After a decade of fielding ho-hum FX-series processors, AMD’s finally released its highly disruptive Ryzen chips, throwing down the gauntlet and challenging Intel’s supremacy in high-end computing.
AMD’s new Ryzen chips include several CPUs (and CPU families) of various levels of potency. What’s more, Ryzen introduces a completely new motherboard platform, and the processors require different memory and coolers than their predecessors. There’s a lot to sift through—so let’s sift!
Here’s everything you need to know about AMD’s Ryzen.
- Meet AMD’s Ryzen CPUs
- Ryzen technologies
- Ryzen performance
- What you need to upgrade for Ryzen
- Ryzen operating systems
Meet AMD’s Ryzen CPUs
Let’s begin with the stars of the show: the Ryzen chips themselves.
AMD’s mainstream Ryzen chips will be split across three families. The top-of-the-line Ryzen 7 processors launched first, with 8 cores, 16 threads, and price points that undercut the comparable 8-core Intel Extreme Edition by a whopping $500. Sweet holy moly. The initial Ryzen 7 lineup consists of the $500 Ryzen 7 1800X, the $400 Ryzen 7 1700X, and the $330 Ryzen 7 1700.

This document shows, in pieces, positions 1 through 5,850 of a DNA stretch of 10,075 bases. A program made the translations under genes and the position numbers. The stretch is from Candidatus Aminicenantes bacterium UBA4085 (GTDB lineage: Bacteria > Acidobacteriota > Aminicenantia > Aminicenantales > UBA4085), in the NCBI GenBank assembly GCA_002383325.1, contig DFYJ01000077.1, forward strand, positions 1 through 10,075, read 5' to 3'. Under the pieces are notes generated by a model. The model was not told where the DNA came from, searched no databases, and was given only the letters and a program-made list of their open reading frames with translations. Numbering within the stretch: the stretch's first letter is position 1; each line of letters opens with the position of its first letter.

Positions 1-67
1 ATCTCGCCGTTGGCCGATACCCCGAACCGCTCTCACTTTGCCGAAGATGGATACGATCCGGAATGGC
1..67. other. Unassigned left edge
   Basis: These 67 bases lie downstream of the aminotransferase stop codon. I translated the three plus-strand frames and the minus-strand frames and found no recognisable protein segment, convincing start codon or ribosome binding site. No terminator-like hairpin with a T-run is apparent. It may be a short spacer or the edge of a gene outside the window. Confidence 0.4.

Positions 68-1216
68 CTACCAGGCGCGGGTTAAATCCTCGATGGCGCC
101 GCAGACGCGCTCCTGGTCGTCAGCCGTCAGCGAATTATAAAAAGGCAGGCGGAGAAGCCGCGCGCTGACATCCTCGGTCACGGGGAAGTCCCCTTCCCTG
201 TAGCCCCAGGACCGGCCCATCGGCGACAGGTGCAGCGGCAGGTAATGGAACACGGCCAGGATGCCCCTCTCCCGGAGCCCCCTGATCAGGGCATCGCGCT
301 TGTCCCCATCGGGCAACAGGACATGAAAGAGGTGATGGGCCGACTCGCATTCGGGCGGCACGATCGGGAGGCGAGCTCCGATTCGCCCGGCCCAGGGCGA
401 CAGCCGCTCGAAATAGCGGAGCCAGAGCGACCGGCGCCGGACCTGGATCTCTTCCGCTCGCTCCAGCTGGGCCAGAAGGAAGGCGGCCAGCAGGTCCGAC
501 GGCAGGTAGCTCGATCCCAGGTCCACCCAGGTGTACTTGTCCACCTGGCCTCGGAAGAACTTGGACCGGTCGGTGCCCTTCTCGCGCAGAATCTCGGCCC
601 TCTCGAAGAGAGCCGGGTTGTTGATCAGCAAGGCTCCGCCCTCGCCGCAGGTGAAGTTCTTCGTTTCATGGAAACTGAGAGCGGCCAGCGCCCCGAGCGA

The more affordable Ryzen 5 series launched on April 11 with more variation among processors than you’ll find in the 7 series.
The $249 Ryzen 5 1600X is a 6-core, 12-thread processor capable of boosting to 4GHz, the same max speed as the Ryzen 7 1800X. The $219 Ryzen 5 1600 is a 6-core, 12-thread chip that tops out at 3.6GHz. The rest of the Ryzen 5 lineup consists of quad-core, 8-thread CPUs, with the $189 Ryzen 5 1500X hitting 3.7GHz with boost and the $169 Ryzen 5 1400hanging between 3.2GHz and 3.4GHz.
Moving down to the mainstream Ryzen 3 lineup, the $109 Ryzen 3 1200 and $129 Ryzen 3 1300X are true quad-core 65W chips withouthyperthreading, designed to battle Intel’s dual-core (but hyperthread-enabled) Core i3 processors.
The Ryzen 3 1200’s clock speeds hover between 3.1GHz and 3.4GHz, while the Ryzen 3 1300X hits 3.5GHz to 3.7GHz, and both come with AMD’s Wraith Stealth cooler.